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A Food Picture Is Worth a Thousand Words or Is it?

I was reading a very good article from the March 2018 issue of the magazine, Food & Wine.  The article called “On Food Photography” was a roundtable discussion between Andrew Zimmern, the television food personality, photographer Christina Holmes, chef Camille Becerra, food stylist Victoria Granof, and Hunter Lewis, editor of the magazine.  They had gathered to discuss “What’s the value of an image in the age of social media?”

Instagram It

Okay, confess –  How many of you go out to eat and immediately whip out your phones to snap a picture of the food you’re eating?  And then, just as quickly, instagram it?  People take pictures of food for many reasons:

  • The presentation was so beautiful.
  • You were trying to make your friends jealous.
  • It was a memory shot because you were out on a special occasion.
  • You’ve become addicted to your phone and have to chronicle everything in your life, including food.
  • You want to try making it yourself and hope it comes out looking like this.

Whatever your reasons, has the taking pictures of what we eat taken the pleasure out of eating?  I’ve found, when I travel, that I often am so involved with trying to get just the right shot that I miss the “experience” of what I’m seeing.  That may be true for what we eat, as well.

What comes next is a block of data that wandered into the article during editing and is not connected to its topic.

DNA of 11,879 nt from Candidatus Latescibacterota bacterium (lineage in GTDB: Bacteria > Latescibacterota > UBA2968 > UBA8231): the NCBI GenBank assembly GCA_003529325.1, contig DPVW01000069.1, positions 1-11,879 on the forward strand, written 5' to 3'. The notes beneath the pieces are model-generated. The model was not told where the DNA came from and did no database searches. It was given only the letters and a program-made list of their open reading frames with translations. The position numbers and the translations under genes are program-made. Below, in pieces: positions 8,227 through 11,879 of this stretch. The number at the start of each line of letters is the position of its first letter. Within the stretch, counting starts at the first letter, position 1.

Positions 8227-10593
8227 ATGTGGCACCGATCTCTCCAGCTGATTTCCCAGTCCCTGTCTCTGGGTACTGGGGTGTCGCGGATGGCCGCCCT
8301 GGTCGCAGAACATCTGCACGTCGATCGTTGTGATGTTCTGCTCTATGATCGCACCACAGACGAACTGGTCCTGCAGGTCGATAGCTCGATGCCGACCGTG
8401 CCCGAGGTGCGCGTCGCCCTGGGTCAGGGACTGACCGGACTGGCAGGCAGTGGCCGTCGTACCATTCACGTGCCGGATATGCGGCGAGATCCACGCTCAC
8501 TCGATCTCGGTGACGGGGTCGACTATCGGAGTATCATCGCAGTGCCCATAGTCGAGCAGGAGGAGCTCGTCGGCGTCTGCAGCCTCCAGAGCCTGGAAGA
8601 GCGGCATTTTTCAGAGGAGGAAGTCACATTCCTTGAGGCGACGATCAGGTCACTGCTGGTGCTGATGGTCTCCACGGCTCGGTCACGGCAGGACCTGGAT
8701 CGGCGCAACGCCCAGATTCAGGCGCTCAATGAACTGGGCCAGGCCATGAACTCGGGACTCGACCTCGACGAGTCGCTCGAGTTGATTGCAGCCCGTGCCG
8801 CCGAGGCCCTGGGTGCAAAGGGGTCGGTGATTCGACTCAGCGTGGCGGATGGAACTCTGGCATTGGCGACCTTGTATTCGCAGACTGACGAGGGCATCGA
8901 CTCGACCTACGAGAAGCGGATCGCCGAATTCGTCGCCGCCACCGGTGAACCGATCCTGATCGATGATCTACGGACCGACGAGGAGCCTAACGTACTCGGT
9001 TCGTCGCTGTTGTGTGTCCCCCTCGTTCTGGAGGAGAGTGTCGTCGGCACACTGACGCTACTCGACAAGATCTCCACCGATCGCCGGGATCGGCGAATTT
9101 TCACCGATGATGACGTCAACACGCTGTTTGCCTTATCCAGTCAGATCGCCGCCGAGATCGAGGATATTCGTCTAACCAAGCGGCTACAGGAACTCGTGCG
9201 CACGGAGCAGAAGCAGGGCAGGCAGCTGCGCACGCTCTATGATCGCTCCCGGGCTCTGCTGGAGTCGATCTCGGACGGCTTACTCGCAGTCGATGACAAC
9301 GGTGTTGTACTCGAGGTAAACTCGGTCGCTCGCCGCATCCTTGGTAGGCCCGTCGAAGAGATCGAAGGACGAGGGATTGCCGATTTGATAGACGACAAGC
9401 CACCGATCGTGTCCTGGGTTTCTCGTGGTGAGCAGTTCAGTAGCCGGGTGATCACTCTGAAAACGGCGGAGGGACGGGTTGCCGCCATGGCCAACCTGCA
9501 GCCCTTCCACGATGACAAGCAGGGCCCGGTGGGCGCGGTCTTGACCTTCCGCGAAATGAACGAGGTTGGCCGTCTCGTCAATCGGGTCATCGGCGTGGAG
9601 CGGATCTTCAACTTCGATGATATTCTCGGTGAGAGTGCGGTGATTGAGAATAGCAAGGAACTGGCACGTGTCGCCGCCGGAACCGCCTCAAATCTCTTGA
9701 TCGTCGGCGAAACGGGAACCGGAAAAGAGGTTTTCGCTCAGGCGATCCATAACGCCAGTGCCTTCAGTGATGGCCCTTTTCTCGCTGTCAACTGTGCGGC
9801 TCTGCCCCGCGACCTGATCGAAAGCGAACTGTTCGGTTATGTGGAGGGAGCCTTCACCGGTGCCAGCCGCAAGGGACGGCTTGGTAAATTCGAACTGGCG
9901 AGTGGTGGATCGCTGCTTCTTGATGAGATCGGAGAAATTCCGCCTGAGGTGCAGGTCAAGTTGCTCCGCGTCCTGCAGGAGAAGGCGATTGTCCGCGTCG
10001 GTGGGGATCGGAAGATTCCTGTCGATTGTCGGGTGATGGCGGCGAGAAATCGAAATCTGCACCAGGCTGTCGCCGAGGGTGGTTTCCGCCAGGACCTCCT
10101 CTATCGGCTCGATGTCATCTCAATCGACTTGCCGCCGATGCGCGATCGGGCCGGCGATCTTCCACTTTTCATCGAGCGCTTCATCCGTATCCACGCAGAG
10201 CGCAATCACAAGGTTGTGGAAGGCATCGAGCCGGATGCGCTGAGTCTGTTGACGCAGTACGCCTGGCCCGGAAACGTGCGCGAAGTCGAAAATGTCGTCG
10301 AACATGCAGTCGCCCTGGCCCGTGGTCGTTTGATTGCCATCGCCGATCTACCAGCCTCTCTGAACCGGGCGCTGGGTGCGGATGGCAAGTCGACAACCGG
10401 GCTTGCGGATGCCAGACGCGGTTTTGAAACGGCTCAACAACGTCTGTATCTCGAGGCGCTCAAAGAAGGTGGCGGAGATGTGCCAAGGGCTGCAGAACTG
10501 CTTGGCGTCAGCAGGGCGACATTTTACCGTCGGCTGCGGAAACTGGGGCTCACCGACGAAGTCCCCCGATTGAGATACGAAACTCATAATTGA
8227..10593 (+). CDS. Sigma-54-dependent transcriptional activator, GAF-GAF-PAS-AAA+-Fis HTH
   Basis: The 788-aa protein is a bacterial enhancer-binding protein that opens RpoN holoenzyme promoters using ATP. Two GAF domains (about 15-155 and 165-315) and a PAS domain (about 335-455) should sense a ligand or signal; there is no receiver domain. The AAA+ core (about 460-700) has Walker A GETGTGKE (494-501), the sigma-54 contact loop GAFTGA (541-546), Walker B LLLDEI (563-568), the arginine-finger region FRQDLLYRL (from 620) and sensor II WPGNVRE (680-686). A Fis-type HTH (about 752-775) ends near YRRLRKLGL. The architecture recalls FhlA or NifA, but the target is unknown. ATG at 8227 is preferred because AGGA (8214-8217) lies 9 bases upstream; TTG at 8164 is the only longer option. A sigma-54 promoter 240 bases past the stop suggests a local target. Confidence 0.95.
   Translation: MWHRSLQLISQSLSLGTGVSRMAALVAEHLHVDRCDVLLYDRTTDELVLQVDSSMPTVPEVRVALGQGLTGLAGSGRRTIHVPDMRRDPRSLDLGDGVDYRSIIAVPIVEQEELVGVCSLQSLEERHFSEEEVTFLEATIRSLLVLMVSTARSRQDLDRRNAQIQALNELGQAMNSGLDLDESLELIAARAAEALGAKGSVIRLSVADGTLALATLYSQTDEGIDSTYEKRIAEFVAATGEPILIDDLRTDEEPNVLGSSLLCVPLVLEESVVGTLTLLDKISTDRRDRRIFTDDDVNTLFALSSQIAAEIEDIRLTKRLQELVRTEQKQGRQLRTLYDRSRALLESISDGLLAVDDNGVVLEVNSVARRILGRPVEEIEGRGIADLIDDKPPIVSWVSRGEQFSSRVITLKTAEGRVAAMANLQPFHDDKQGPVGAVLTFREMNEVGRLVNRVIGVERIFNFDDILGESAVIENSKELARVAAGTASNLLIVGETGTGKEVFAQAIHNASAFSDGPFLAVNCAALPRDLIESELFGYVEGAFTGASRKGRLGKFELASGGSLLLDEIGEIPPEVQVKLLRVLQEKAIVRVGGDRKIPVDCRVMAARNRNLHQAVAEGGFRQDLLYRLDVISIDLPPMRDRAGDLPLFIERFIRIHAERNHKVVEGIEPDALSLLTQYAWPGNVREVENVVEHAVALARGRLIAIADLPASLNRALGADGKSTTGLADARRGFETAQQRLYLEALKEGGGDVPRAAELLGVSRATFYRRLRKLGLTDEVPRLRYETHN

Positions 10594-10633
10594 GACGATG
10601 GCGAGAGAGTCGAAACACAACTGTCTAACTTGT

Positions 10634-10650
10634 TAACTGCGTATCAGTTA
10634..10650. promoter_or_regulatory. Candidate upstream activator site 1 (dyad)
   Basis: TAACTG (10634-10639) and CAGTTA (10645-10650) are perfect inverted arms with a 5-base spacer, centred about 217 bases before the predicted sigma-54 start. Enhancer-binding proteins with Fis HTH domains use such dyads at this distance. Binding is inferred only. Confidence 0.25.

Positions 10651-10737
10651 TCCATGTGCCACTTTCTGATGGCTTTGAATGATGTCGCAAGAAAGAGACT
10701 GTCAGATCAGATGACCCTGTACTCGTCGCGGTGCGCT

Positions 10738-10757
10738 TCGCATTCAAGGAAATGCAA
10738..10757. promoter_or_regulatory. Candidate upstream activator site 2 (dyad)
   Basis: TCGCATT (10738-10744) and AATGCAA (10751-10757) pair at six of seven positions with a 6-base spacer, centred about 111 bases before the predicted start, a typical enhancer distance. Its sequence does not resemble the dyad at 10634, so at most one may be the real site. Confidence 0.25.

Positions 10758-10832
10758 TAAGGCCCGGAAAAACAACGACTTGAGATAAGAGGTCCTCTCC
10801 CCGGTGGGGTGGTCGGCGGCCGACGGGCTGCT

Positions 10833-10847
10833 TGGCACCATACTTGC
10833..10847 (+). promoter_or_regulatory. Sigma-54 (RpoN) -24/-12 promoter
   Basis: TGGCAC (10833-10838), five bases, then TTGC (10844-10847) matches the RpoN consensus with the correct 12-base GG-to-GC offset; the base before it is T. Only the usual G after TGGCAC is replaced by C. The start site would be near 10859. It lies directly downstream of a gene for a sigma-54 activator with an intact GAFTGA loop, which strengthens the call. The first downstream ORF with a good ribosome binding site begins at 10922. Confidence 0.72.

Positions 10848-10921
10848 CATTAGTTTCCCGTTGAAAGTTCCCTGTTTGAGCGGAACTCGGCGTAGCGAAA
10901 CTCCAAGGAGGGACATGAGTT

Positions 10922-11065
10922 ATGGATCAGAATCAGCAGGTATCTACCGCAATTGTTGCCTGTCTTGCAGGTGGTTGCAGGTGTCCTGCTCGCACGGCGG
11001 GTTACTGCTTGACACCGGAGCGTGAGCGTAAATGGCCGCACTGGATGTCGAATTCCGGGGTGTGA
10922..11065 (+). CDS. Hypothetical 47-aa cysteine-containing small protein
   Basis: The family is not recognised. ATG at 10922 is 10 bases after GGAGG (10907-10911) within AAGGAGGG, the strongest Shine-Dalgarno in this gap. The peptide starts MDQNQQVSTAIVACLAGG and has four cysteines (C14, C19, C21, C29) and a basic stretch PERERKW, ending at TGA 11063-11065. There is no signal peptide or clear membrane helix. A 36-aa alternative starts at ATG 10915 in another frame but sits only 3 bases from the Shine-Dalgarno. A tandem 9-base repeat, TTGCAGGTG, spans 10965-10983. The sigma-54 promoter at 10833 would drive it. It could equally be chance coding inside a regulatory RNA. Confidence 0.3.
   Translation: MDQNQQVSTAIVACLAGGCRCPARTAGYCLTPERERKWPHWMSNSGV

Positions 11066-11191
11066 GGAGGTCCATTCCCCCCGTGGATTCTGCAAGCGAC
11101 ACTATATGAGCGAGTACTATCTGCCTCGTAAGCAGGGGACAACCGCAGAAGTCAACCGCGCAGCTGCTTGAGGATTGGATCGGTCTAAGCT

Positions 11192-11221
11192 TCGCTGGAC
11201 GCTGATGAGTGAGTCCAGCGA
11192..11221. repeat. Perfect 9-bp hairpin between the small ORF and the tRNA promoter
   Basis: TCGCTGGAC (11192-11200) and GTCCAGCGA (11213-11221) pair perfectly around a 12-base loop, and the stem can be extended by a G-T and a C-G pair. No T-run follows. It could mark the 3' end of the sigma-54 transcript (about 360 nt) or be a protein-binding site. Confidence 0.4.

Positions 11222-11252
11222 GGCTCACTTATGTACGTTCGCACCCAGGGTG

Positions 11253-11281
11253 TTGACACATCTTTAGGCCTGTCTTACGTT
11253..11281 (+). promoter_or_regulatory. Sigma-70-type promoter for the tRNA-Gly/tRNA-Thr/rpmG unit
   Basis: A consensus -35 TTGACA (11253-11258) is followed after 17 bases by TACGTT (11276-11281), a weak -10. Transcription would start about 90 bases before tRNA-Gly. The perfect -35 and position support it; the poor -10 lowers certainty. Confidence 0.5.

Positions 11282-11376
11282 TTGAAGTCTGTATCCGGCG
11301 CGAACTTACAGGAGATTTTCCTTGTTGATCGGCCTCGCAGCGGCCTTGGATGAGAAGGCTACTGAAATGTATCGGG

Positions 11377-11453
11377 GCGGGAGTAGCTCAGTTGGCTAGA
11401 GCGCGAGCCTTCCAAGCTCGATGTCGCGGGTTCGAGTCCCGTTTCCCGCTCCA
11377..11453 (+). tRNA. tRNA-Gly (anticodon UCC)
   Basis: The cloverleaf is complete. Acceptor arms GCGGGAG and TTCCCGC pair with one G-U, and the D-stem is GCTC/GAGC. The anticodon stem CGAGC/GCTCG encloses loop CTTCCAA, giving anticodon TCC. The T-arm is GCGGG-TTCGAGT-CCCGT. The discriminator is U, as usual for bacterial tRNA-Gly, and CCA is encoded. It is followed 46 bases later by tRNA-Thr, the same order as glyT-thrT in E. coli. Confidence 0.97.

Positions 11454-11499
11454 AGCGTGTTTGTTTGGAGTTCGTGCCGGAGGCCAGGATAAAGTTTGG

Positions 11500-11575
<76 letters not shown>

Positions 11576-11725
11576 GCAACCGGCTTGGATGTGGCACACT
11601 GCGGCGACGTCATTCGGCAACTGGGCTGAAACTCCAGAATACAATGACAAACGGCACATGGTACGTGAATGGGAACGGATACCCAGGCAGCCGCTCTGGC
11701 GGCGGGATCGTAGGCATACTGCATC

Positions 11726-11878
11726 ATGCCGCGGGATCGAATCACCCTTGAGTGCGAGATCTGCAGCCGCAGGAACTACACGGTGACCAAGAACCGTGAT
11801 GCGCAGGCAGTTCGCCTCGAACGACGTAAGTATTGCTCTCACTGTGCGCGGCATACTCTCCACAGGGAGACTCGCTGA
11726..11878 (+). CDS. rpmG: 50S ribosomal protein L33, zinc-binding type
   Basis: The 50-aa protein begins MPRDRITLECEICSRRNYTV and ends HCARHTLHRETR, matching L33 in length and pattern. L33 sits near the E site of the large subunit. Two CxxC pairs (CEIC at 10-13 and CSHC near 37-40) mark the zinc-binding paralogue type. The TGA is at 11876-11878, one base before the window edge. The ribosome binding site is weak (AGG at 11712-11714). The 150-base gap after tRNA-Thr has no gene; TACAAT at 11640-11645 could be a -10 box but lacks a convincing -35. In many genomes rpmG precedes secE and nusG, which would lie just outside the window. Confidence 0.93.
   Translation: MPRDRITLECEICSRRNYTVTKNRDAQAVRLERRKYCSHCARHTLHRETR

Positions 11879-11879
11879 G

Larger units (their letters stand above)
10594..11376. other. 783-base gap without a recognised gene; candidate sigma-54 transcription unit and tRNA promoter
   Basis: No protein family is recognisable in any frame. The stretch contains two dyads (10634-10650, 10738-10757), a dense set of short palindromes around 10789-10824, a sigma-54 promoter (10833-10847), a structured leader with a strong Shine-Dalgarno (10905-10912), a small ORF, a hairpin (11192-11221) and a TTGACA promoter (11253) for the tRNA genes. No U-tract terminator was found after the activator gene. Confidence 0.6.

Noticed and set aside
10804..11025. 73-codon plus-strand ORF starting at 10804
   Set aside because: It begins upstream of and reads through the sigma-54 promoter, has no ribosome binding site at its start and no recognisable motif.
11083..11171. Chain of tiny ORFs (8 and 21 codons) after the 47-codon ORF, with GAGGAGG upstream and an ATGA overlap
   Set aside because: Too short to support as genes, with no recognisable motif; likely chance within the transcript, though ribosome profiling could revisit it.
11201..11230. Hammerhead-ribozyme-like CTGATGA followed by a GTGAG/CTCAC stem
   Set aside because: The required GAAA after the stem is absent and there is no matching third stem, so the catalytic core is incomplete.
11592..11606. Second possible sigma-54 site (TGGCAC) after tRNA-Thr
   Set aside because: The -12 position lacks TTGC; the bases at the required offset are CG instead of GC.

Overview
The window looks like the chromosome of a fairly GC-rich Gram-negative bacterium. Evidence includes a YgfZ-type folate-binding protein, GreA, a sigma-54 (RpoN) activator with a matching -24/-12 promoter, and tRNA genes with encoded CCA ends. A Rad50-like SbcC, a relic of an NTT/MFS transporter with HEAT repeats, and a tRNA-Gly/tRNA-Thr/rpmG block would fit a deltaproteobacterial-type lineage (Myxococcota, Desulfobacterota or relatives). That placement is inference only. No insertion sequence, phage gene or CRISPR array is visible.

Besides, if you really want good food shots, restaurant lighting is far from adequate.

It’s the Story That’s Important

What makes something worthy of being photographed?  Can you put a value on it?  What would that value be?

  • First, there is the dollar cost for what you’re eating.
  • There’s the emotional value for why you’re eating it and the sensations it evokes in you when you taste it.  It can be very visceral when you really focus on the food and not the conversation.
  • And then there’s the time value of looking at the food (while you let it get cold!), trying to get just the right shot.

I loved how Zimmern summed it up: “It has to tell a story….I’ve been saying it for 20 years: Food is good.  Food with a story is better.  Food with a story you’ve never heard of is best of all, and food with a story you’ve never heard of but that you can relate to is the holy grail.”

In other words, start to think of what makes the food special.  So when you capture that picture, you can capture not just an image but why it may have importance to you.  Or maybe why it was put together in the first place.  Maybe it’s a local specialty or it reflects the chef’s background.

Consider the picture above and the following picture:

The first picture evokes a sense of intimacy.  Breakfast is on a tray that will either be brought to one’s bedside or to a cozy table.  The picture of the quiche does give you an idea that it was made with zucchini and eggs, but it doesn’t evoke a story.

Next time you snap a food photo, also think of its story.

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